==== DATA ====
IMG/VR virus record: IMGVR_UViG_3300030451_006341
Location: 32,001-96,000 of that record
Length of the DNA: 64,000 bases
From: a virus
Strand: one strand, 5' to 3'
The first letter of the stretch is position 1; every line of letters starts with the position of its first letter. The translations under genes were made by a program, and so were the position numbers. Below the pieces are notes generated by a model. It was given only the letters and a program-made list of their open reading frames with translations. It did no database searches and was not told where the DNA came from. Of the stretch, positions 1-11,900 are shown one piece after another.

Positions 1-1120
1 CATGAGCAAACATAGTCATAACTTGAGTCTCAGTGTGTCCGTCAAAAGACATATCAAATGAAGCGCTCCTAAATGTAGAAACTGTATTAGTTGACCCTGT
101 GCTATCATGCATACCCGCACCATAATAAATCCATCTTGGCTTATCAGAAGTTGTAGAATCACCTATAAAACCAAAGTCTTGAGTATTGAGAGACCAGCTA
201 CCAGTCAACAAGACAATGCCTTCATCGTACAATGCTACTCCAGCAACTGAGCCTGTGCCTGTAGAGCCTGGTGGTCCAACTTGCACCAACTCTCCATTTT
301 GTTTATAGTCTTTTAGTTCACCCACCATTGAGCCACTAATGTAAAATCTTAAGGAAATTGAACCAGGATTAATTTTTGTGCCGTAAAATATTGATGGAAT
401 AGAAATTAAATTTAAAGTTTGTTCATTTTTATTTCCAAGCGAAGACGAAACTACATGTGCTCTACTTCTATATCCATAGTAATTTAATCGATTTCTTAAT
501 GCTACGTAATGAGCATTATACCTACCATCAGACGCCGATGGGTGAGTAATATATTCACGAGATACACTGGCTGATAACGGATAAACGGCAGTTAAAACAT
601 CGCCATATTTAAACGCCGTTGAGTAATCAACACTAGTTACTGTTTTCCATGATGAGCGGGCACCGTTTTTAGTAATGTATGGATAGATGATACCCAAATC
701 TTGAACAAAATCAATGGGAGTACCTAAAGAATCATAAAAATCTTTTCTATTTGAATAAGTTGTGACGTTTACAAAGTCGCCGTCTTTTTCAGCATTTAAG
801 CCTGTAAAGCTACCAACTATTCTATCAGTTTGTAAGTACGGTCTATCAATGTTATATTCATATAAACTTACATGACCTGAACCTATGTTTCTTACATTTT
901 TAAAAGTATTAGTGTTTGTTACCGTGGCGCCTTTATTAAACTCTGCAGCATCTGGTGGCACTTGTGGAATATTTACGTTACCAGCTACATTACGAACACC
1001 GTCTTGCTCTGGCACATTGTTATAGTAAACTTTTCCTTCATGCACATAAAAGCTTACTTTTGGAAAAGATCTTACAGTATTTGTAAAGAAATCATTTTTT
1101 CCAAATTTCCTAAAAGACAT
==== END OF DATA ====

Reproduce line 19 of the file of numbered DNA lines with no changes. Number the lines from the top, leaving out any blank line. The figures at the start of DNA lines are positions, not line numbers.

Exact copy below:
1101 CCAAATTTCCTAAAAGACAT